Who Would Be President If Facebook Decided?

February 13th 2016

Aron Macarow

Everyone has that one person who posts horrifying, misinformed political news to his or her Facebook feed. Thankfully, we have a variety of options at our disposal to combat the cacophony of election-related articles, from hiding posts to blocking friends to engaging in passive aggressive debates via Facebook comments.


Or, if you happen to agree with your friend's stance, you can "like" the post. In every day life, a "like" may be little more than a temporary ego-boost, but what if Facebook "likes" picked the next U.S. President? This map from FiveThirtyEight shows us exactly what that future would look like:

Facebook likes across the country for 2016 U.S. Presidential race candidates.

The data comes from the number of Facebook users that have "liked" a candidate's verified Facebook page, counted by county to give us a picture of who might win if "likes" were votes. According to the FiveThirtyEight team, each unique user's "like" is only tallied once per candidate, but a user may like multiple candidates' official Facebook pages — thereby casting a vote for both Hillary Clinton and Donald Trump simultaneously if they wanted to (although we're not sure who would do that).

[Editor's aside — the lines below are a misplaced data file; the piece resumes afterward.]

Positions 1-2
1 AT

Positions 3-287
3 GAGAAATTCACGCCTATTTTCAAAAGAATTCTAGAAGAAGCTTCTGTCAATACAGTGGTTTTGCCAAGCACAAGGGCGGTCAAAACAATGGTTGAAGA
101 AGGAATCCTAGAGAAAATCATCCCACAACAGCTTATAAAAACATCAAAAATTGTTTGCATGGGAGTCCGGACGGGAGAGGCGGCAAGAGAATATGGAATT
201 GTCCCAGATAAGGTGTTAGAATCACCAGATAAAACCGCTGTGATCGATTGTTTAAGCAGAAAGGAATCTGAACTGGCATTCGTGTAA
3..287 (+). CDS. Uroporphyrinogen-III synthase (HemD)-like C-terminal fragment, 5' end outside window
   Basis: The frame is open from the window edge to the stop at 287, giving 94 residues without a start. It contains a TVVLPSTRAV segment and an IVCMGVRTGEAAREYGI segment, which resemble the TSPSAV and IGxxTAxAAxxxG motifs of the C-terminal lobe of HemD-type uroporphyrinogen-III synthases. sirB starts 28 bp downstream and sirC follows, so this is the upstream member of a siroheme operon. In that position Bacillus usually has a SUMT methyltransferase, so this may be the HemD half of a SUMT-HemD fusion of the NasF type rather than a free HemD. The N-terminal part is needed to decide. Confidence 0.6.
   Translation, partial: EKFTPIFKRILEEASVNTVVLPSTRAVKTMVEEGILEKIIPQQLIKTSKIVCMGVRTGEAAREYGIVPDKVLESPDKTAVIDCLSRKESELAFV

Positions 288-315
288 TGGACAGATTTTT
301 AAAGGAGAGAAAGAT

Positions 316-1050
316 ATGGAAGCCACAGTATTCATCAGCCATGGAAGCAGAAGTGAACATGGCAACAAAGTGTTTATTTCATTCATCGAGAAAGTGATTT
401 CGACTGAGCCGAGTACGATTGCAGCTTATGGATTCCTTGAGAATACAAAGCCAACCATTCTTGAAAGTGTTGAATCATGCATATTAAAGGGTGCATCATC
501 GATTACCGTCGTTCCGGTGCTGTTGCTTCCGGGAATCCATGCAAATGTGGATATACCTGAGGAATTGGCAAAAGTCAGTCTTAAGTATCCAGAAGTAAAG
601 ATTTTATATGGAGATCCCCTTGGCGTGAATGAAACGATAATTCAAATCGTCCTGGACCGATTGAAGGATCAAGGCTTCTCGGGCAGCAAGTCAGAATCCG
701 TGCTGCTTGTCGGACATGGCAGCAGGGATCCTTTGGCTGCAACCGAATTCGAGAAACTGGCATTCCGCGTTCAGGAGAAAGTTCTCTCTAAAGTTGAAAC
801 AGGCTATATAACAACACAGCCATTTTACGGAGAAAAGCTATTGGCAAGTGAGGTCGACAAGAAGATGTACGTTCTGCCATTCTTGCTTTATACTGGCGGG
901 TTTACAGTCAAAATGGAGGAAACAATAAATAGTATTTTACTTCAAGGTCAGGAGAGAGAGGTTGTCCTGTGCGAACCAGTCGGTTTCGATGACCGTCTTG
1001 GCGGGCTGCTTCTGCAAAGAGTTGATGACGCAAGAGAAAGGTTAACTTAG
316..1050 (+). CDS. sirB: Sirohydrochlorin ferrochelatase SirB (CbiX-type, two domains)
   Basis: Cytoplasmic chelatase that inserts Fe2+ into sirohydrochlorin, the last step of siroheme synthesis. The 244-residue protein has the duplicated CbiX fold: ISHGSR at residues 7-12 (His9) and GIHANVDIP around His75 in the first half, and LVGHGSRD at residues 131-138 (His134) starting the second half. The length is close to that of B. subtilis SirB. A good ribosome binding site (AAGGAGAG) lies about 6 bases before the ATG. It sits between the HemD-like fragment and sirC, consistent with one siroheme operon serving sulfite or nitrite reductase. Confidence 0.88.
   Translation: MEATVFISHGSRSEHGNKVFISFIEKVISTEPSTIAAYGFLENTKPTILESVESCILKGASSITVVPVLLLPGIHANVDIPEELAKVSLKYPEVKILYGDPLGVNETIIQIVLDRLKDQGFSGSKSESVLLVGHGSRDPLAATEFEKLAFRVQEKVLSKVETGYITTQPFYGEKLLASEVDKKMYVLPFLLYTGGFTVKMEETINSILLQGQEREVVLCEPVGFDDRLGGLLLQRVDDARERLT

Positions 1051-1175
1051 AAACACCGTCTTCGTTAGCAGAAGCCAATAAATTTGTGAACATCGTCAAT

Related: Where Do the Political Gamblers Stand in the New Hampshire Primary?

"Likes" are also not double counted for candidates that have more than one verified Facebook page, like Bernie Sanders who has an official campaign page as well as a Senate page. Clicking "like" on both pages would only result in one vote cast for Sanders.

If Facebook users were deciding by "likes" alone, Dr. Ben Carson would come out on top with 26 percent of "votes," beating out both Bernie Sanders and Donald Trump. Research shows that social media can increase voter turnout but when it comes down to actually picking a candidate, it's a good thing we're sticking to the old-fashioned ballots.


h/t: FiveThirtyEight